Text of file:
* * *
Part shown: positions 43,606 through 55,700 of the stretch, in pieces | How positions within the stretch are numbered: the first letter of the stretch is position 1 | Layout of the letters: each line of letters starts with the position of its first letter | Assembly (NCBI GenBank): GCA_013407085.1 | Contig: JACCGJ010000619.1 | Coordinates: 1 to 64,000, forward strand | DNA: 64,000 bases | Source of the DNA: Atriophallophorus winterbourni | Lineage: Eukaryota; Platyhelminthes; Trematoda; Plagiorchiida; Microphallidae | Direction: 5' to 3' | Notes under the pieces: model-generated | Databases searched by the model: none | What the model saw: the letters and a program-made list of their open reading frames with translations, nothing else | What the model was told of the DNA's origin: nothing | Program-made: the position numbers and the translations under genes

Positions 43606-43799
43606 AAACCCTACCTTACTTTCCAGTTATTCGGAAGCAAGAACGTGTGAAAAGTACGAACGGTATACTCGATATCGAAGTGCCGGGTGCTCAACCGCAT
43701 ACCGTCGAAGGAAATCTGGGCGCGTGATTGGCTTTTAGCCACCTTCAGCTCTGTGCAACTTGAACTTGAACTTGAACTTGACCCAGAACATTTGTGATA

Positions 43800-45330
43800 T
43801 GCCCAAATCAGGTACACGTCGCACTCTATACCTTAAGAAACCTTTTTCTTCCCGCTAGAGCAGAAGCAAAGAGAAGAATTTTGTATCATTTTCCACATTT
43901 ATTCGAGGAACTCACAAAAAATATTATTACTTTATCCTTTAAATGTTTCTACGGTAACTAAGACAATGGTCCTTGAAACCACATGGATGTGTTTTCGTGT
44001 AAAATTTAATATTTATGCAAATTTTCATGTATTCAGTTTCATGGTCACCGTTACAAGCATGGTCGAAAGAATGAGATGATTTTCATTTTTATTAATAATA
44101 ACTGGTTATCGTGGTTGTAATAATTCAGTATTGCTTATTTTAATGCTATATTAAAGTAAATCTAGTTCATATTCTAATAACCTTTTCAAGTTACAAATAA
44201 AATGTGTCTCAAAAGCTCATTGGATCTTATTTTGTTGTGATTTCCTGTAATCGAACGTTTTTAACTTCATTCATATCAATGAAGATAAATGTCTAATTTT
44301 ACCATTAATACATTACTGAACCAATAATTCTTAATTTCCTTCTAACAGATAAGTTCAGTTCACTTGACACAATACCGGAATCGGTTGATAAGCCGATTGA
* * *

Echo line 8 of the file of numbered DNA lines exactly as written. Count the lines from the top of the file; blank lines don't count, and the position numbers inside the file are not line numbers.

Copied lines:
43901 ATTCGAGGAACTCACAAAAAATATTATTACTTTATCCTTTAAATGTTTCTACGGTAACTAAGACAATGGTCCTTGAAACCACATGGATGTGTTTTCGTGT